Reading and writing are essential skills but many students struggle with both of them. Studies show that young people today read far less than in previous generations.  This makes the reading and writing components of the exam a real challenge.

How do our tutors help students prepare for the Georgia Milestones?

Our tutoring for the Georgia Milestones exam is targeted and personalized. We begin by obtaining a detailed understanding of the specific areas where students are struggling. This allows our tutors to focus specifically on these areas. This saves time and money.  It is also highly effective.

Our tutors will come to your home to provide individual, in-home Georgia Milestones tutoring. 



Girl using an ipad - featured image for educational apps article

Five of the Best Educational Apps for Children, Part I: Tweens & Teens

Five of the Best Educational Apps for Children, Part I (Tweens and Teenagers)

In this article, I highlight five of the best educational apps for children, focusing on educational apps for tweens and teenagers. These apps are kid-tested and parent-approved. They promise to both entertain and educate your child.

How I Evaluate Educational Apps for Kids

I supervised my seven children (ages 15, 13, 11, 9, 7, 5, and 3) as they tested out dozens of highly rated educational apps over the course of one full year. We followed this process:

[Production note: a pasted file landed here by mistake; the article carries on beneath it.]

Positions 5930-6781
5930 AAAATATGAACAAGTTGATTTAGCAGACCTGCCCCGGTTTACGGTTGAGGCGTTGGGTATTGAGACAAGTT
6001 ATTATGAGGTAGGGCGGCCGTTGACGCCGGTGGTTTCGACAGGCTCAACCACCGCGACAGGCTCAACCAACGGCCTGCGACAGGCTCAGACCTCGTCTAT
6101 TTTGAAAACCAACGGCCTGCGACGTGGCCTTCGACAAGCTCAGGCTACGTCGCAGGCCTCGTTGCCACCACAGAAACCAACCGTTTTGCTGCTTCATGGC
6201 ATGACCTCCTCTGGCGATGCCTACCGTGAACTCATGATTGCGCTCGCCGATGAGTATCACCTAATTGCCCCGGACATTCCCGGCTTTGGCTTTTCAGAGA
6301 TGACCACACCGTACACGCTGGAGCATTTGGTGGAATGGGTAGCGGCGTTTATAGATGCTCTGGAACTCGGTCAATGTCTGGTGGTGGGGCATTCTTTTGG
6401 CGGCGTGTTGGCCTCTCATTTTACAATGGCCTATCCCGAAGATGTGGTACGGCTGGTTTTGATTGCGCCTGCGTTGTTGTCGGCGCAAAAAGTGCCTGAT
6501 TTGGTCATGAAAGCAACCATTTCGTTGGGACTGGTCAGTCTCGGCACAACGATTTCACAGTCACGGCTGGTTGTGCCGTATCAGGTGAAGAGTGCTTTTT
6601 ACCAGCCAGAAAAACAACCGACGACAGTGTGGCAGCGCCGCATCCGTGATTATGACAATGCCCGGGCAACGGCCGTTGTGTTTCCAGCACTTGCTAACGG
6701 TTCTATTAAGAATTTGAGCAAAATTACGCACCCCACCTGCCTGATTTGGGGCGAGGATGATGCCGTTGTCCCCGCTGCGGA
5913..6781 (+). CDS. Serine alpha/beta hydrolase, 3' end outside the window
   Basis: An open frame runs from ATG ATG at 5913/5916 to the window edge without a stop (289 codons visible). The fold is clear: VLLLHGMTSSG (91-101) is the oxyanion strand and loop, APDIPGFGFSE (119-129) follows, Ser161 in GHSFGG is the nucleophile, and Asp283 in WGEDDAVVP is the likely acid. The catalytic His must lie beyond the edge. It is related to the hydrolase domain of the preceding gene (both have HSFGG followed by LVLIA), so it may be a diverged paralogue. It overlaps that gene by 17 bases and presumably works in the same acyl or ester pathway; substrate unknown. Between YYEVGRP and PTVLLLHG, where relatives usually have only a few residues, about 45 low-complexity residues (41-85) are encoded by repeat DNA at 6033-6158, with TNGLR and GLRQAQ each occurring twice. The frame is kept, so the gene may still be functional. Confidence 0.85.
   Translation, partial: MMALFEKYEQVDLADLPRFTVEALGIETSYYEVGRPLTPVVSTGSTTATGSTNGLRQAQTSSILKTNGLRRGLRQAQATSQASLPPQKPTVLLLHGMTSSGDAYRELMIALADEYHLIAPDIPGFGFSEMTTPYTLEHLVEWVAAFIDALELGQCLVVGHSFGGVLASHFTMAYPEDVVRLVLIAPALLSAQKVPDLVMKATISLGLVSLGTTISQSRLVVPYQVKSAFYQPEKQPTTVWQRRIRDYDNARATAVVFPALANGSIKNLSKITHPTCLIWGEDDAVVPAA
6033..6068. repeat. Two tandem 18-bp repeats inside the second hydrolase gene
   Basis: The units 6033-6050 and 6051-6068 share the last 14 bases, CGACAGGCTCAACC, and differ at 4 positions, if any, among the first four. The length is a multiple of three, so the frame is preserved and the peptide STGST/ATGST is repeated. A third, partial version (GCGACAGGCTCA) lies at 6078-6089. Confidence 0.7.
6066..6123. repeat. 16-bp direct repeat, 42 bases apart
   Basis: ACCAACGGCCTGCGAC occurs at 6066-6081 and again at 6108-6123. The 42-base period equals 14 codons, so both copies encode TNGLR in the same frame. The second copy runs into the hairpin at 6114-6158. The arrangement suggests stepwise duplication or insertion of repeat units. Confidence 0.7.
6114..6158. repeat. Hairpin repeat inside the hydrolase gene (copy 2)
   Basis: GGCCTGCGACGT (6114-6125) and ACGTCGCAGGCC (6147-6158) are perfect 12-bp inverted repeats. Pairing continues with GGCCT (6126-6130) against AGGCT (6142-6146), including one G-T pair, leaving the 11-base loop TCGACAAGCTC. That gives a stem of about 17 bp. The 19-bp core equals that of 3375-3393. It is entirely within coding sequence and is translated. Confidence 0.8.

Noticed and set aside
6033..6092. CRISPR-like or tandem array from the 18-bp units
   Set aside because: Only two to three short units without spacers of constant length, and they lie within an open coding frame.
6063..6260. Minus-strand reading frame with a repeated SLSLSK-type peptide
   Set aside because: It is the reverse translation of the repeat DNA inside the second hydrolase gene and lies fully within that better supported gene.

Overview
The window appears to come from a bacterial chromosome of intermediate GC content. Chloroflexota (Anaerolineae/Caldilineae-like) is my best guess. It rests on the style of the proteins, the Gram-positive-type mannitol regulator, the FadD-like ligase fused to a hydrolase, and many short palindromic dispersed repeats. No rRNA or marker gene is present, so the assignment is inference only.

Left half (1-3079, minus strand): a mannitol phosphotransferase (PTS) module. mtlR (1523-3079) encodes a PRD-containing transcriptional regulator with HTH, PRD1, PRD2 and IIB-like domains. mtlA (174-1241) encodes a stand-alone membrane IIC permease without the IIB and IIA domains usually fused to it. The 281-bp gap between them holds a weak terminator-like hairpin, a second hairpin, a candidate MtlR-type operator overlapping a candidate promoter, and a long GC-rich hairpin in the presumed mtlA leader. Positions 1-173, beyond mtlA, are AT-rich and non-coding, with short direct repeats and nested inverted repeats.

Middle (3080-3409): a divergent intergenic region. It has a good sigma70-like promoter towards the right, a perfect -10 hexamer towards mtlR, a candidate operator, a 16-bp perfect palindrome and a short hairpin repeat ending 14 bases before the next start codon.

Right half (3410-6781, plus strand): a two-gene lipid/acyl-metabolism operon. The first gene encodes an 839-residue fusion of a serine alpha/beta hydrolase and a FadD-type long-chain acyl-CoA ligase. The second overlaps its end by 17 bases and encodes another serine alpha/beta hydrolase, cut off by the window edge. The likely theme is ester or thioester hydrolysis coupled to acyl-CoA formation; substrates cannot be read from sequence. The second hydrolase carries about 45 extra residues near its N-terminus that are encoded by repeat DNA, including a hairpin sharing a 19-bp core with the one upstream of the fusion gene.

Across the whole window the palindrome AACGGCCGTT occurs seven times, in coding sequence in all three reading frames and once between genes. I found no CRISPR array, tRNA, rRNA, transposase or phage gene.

• I found recommendations for educational apps in parenting magazines, at educational websites, and by browsing app stores.
  • My children were allowed to try them out, and if the apps appeared to be functional, user-friendly, and wholesome, we kept them on our devices.
  • Over the months, a few apps began to shine as clear winners.

The Best Learning Apps for Tweens and Teenagers

1) Squeebles by KeyStageFun: A Spelling and Math App for Kids of All Ages

Produced in the UK but with the option for American English, Squeebles is aimed at children under age 12, but is entertaining enough for older children and adults who may need to brush up on basic math or spelling.

The spelling app is customizable, allowing the parent to input a spelling list. The app offers appealing games as incentives, but they may only be played for a limited time before the user must get back to work.

Even after a full year, my tween children absolutely love this app and I’m sure they will never tire of it. Of note is that it can also be used by preschoolers if one takes the time to instruct them properly, and age appropriate spelling words are used.